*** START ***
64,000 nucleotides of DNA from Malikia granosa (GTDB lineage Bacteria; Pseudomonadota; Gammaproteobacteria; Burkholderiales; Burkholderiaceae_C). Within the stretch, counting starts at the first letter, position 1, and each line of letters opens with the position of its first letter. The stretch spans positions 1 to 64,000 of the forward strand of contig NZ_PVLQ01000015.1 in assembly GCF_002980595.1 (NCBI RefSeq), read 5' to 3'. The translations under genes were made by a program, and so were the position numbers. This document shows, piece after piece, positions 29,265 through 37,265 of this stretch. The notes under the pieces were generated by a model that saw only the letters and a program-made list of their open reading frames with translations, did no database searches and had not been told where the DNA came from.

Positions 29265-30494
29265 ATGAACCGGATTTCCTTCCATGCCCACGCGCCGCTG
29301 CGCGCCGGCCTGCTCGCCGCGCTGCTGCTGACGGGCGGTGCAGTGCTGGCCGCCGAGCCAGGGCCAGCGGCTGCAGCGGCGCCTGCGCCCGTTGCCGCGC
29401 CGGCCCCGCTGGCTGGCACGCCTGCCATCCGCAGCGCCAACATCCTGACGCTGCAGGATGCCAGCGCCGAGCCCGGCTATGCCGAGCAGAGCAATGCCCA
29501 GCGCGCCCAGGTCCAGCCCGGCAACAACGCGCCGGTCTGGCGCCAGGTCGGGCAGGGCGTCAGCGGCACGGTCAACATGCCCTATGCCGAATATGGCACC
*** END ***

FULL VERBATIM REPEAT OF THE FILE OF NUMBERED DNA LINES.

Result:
64,000 nucleotides of DNA from Malikia granosa (GTDB lineage Bacteria; Pseudomonadota; Gammaproteobacteria; Burkholderiales; Burkholderiaceae_C). Within the stretch, counting starts at the first letter, position 1, and each line of letters opens with the position of its first letter. The stretch spans positions 1 to 64,000 of the forward strand of contig NZ_PVLQ01000015.1 in assembly GCF_002980595.1 (NCBI RefSeq), read 5' to 3'. The translations under genes were made by a program, and so were the position numbers. This document shows, piece after piece, positions 29,265 through 37,265 of this stretch. The notes under the pieces were generated by a model that saw only the letters and a program-made list of their open reading frames with translations, did no database searches and had not been told where the DNA came from.

Positions 29265-30494
29265 ATGAACCGGATTTCCTTCCATGCCCACGCGCCGCTG
29301 CGCGCCGGCCTGCTCGCCGCGCTGCTGCTGACGGGCGGTGCAGTGCTGGCCGCCGAGCCAGGGCCAGCGGCTGCAGCGGCGCCTGCGCCCGTTGCCGCGC
29401 CGGCCCCGCTGGCTGGCACGCCTGCCATCCGCAGCGCCAACATCCTGACGCTGCAGGATGCCAGCGCCGAGCCCGGCTATGCCGAGCAGAGCAATGCCCA
29501 GCGCGCCCAGGTCCAGCCCGGCAACAACGCGCCGGTCTGGCGCCAGGTCGGGCAGGGCGTCAGCGGCACGGTCAACATGCCCTATGCCGAATATGGCACC